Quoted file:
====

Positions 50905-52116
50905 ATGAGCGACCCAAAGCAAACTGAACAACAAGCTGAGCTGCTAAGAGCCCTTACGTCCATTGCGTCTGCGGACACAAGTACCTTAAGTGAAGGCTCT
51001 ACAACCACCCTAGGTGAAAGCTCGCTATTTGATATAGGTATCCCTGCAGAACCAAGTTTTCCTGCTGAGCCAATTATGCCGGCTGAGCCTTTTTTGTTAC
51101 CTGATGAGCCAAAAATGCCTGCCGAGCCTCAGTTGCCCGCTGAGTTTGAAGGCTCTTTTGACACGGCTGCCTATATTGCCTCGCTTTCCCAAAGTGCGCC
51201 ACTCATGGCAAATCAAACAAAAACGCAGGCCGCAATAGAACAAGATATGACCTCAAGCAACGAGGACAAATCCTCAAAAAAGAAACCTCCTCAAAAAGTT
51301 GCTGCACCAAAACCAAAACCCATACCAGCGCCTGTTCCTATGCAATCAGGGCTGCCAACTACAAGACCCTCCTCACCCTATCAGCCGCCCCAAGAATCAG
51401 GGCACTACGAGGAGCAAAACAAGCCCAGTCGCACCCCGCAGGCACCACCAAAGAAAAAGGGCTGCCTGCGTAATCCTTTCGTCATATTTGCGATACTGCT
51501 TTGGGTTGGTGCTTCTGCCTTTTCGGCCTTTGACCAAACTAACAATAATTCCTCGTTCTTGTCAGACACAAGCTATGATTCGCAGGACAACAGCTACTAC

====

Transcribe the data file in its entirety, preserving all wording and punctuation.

Positions 50905-52116
50905 ATGAGCGACCCAAAGCAAACTGAACAACAAGCTGAGCTGCTAAGAGCCCTTACGTCCATTGCGTCTGCGGACACAAGTACCTTAAGTGAAGGCTCT
51001 ACAACCACCCTAGGTGAAAGCTCGCTATTTGATATAGGTATCCCTGCAGAACCAAGTTTTCCTGCTGAGCCAATTATGCCGGCTGAGCCTTTTTTGTTAC
51101 CTGATGAGCCAAAAATGCCTGCCGAGCCTCAGTTGCCCGCTGAGTTTGAAGGCTCTTTTGACACGGCTGCCTATATTGCCTCGCTTTCCCAAAGTGCGCC
51201 ACTCATGGCAAATCAAACAAAAACGCAGGCCGCAATAGAACAAGATATGACCTCAAGCAACGAGGACAAATCCTCAAAAAAGAAACCTCCTCAAAAAGTT
51301 GCTGCACCAAAACCAAAACCCATACCAGCGCCTGTTCCTATGCAATCAGGGCTGCCAACTACAAGACCCTCCTCACCCTATCAGCCGCCCCAAGAATCAG
51401 GGCACTACGAGGAGCAAAACAAGCCCAGTCGCACCCCGCAGGCACCACCAAAGAAAAAGGGCTGCCTGCGTAATCCTTTCGTCATATTTGCGATACTGCT
51501 TTGGGTTGGTGCTTCTGCCTTTTCGGCCTTTGACCAAACTAACAATAATTCCTCGTTCTTGTCAGACACAAGCTATGATTCGCAGGACAACAGCTACTAC